PuSh Profiles – Board Members
November 19, 2012
PuSh Profiles is a new series where you can get to know the names and faces of the people that make this festival so great
* Who are you/ what do you do?
My name is Peter Dickinson and professionally I am Professor of English at Simon Fraser University.
* How long have you been involved with the PuSh Festival?
I have been a Board member since 2009, serving as Fundraising Chair until July of this year. I’m currently President of the Board.
* How or why did you get involved with PuSh?
I’m a live performance junkie, and PuSh is that rare festival that lets me experience the best local, national and international performance across a range of media in an intense 3-week period that banishes all my mid-winter blues. I remember attending Marie Brassard’s Jimmy back in 2003, when PuSh was still a smaller series of shows. I was blown away, and have been attending and applauding and supporting the Festival’s growth ever since. When I was asked to join the Board I leapt at the chance. The live performing arts are part of the lifeblood of any great city, and Norman Armour and all the staff at PuSh do an immense service in contributing to the cultural sustainability of our community.
* What is your favorite memory of PuSh?
There are many, but as a faculty member at SFU and a Push Board member, I would have to say my fondest memory so far is the premiere of Jérôme Bel’s The Show Must Go On at the Fei and Milton Wong Experimental Theatre at SFU Woodward’s during the 2010 Festival. It was the perfect show to inaugurate such a glorious new performance space, and the bold social and cultural experiment in the DTES of which that space is an important part. And it was the beginning of a relationship between PuSh and SFU Woodward’s that has only gone from strength to strength.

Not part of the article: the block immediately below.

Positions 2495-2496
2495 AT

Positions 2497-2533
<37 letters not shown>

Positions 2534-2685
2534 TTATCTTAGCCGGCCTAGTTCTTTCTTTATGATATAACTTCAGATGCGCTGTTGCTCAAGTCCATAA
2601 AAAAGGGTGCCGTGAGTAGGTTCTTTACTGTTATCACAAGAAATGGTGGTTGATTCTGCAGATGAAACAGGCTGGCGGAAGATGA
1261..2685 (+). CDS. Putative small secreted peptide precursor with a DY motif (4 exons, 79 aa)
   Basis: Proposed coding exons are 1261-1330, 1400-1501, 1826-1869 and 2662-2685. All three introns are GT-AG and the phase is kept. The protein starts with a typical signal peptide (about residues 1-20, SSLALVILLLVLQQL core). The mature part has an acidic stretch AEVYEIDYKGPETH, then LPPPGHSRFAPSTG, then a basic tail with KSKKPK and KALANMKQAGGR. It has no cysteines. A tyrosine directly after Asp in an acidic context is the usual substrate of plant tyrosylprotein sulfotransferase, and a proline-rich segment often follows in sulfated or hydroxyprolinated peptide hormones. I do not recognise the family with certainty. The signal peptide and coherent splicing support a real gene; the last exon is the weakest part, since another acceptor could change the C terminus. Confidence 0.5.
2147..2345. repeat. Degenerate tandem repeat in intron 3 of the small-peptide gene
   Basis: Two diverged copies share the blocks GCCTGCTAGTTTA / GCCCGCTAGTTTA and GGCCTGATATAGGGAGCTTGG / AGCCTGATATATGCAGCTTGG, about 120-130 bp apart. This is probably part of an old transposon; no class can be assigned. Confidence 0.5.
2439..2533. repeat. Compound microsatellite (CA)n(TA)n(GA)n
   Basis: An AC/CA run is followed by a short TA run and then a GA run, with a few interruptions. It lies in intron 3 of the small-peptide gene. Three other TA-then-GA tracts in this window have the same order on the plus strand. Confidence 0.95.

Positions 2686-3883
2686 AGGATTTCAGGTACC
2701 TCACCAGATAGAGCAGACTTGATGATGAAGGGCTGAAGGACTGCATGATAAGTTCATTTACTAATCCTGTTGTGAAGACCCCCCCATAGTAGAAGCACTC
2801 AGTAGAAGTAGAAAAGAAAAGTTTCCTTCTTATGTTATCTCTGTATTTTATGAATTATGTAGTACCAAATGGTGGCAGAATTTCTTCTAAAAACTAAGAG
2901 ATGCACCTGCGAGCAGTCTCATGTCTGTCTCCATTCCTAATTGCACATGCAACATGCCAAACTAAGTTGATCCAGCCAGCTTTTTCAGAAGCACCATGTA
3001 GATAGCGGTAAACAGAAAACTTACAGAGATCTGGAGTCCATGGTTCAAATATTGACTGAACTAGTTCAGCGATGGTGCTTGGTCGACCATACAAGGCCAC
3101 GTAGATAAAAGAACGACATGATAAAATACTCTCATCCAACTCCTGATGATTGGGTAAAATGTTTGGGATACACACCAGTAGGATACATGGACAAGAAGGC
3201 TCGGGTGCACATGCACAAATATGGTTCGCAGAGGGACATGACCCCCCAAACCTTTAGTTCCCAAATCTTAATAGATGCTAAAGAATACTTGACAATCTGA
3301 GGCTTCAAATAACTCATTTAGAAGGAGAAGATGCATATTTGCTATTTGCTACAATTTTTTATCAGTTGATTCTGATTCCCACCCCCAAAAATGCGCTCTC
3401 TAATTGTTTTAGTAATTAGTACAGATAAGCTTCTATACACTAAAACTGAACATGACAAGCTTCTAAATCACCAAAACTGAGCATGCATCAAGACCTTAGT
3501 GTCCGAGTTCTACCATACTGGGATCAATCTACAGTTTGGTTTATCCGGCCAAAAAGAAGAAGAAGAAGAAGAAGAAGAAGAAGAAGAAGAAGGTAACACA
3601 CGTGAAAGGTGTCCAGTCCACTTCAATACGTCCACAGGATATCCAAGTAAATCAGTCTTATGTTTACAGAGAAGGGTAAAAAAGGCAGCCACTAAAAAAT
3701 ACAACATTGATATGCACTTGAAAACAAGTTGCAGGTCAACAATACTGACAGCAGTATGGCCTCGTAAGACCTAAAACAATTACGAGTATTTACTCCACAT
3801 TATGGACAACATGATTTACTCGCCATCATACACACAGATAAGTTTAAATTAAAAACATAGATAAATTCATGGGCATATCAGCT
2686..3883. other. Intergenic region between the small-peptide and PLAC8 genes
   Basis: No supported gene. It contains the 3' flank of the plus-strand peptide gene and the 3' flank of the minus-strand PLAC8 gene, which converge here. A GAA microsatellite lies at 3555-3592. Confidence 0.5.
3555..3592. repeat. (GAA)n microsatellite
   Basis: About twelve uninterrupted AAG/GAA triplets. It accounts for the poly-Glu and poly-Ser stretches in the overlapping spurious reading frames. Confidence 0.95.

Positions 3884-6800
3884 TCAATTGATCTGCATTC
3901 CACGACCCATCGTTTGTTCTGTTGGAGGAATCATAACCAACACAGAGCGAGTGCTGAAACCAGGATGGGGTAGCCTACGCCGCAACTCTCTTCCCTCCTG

* Which PuSh shows/ experiences have stayed with you?
There are so many: marveling at Theatre Replacement’s invention of a whole new form of intimate documentary theatre in Bioboxes (2007); getting my haircut by children in 2008; experiencing the force of nature that is Taylor Mac not once but twice (2009 and 2012); being awed by two very different representations of theatrical scale during the 2010 Festival’s presentations of White Cabin and KAMP; being stunned by the intense raw emotions of In the Solitude of Cotton Fields (2011); cheering at the unqualified success of two 2012 PuSh commissions, Do You Want What I Have Got? and The Idiot.
* What shows/events are you looking forward to at this year’s festival?
I am a big fan of movement-based performance, so I am especially excited by all the dance we have programmed this year: A Crack in Everything; Cédric Andrieux (I’m leading the talkback on the 19th); the Encore co-presentation with Ballet BC; the return to PuSh of Hiroaki Umeda; and Still Standing You.
* Outside of PuSh what do you do with your time?
When not teaching or attending the theatre, I enjoy traveling, running marathons, and writing the occasional play.
* What does ‘crossing the line’ mean to you?
“Crossing the line” means redrawing the horizon of your expectations. It means forgoing individual limits and joining a larger audience and community. It means taking risks—aesthetically, culturally, socially. And discovering the many rich rewards that inevitably follow.